Elijah CO. Article on Developing an IEP for your Child


by Chris Davis

      It is disheartening and somewhat overwhelming to consider the problems confronting us as Christian home edcators. We risk misunderstanding from family, friends, and public officials. We assume the cost as well as the responsibility for making sure our children become educated. But far worse, although we long to give our children the kind of upbringing that would bring them close to the Lord, our own educations have steeped us in a man-centered agenda and equipped us with information and skills that are not necessarily in the best interests of the Kingdom of God. As Marilyn Howshall says in A Lifestyle of Learning:

"Our generation was not taught how to learn and was never given a love of learning. Yet our children are trained with the same methods that failed to teach us to learn or to love learning.

With only the raw material of our fragmented lives to work with, we attempt to integrate our new vision, godly desires, and goals into our old lifestyles and systems. We use the world's methods to try and produce something they were never designed to produce."

In our own lives, as we began understanding the different influences in education, God challenged us with a host of questions: What if we look at education a different way? What if we start viewing if, not as a commodity, but as an outworking of the convictions and priorities of our family? What if we see it as part of the 'equipping the saints...for the work of service?' What if we operate under a different set of assumptions than institutional education? Assumptions like 1) God has created our particular family unit and given us our particular children because our family has a unique, God-ordained meaning and purpose; 2) God has put (and is putting) in our hearts the convictions and values that make up our family's unique meaning and purpose; 3) These convictions and values make up the core of the kind of people we want our children to become; 4) Our education of our children reflects these convictions and values; and 5) God will stay actively involved in the process for our children's sakes.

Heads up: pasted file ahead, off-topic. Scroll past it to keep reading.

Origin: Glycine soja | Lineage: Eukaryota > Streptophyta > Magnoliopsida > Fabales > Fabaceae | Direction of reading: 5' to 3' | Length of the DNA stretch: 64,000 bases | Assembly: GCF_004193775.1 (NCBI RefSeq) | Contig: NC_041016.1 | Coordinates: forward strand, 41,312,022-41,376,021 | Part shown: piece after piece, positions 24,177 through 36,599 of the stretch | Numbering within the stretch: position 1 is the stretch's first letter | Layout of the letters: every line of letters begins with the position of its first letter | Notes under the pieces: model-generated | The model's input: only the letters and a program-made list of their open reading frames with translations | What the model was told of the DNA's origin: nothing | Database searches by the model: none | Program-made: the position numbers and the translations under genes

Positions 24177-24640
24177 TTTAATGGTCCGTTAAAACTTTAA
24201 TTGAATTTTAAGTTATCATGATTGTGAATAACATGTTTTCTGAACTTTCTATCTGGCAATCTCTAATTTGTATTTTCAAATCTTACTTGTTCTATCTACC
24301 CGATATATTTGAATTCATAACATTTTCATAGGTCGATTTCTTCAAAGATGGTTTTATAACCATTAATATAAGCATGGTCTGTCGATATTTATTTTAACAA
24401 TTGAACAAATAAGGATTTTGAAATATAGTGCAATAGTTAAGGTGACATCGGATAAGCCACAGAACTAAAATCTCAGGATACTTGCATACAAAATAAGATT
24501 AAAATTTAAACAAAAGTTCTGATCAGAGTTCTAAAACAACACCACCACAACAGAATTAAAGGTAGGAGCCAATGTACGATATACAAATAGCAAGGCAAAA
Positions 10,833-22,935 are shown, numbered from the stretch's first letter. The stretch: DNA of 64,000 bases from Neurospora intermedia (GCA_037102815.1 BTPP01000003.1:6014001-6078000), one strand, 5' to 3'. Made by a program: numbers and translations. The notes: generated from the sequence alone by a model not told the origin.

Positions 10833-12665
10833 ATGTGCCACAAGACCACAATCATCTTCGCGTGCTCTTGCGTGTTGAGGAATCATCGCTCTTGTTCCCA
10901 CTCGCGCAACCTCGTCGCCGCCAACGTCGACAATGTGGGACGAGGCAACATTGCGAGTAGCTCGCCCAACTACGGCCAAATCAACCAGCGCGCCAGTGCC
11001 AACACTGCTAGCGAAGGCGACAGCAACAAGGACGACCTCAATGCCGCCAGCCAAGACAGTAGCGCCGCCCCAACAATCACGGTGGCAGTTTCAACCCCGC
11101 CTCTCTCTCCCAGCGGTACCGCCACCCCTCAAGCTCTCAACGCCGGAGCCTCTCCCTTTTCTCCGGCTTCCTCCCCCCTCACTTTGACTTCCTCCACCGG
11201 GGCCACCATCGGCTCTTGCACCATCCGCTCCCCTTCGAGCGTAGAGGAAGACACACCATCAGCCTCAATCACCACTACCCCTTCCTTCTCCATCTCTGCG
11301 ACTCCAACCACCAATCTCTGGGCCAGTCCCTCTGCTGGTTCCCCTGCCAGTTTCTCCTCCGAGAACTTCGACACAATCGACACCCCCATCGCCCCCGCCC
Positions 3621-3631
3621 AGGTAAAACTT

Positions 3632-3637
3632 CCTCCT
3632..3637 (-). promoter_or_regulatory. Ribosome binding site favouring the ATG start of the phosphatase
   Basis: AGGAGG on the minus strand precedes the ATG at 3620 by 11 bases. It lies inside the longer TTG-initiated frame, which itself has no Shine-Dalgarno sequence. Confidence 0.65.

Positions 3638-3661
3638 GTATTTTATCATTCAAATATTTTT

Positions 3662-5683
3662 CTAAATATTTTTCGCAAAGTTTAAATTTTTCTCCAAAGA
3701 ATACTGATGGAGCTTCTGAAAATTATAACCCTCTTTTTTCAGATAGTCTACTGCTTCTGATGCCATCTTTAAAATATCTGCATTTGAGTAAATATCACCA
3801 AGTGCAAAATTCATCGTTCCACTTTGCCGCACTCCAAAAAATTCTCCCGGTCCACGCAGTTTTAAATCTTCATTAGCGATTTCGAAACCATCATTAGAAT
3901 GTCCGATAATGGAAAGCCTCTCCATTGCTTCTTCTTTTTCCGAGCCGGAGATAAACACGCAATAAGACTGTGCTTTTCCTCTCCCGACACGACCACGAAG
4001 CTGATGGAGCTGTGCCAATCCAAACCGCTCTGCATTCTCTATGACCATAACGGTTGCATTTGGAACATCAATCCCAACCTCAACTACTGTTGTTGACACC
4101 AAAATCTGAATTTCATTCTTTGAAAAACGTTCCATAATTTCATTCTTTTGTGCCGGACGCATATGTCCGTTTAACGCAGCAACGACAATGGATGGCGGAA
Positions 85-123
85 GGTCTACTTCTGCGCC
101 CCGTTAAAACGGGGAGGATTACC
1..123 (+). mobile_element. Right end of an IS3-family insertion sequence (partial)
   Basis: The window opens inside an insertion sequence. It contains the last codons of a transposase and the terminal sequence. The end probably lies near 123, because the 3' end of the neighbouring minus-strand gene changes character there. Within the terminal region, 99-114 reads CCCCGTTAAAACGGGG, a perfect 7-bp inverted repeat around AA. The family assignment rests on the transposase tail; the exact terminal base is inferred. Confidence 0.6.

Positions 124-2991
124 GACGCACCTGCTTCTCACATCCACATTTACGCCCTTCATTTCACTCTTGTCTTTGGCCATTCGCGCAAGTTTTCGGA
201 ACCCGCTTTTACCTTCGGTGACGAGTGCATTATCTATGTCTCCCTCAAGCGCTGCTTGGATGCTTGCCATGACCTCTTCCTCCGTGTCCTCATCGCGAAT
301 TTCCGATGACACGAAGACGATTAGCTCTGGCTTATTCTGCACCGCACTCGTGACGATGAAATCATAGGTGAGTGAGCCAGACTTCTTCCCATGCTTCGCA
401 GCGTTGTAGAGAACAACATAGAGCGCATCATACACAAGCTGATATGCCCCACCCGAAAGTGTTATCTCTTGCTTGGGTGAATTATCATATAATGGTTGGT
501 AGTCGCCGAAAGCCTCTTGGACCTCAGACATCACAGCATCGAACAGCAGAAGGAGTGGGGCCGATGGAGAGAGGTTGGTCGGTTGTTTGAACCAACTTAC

Recognizing Who Each Child Was Created to Be

Every culture has a certain ideal of what man should be like and it is this ideal that determines how youth are trained. America's ideal man is a self-actualized wage earner who contributes to the betterment of society, and out educational systems are set up to try and create this ideal. As Neil Postman says in The End of Education "...public education does not serve a public." It creates a 'public' that wants to ' earn more, buy more, worship technology, and cling to their ethnic differences." But what is our ideal man or woman? What kind of people do we want our children to become? More to the point, what kind of people does God want our children to become?

We suggest you imagine each child's graduation from high school (or leaving home). What do you want that child to know? What skills do you want him/her to have learned? What kind of a relationship do you want to have with that child? What kind of relationship do you want that child to have with God? What attitudes? What would it take for you to be able to say " We're done!" What would it take to look back with few regrets about how you spent the years that child was in your care? What would it take for the Lord to say, "Well done. good and faithful parents!"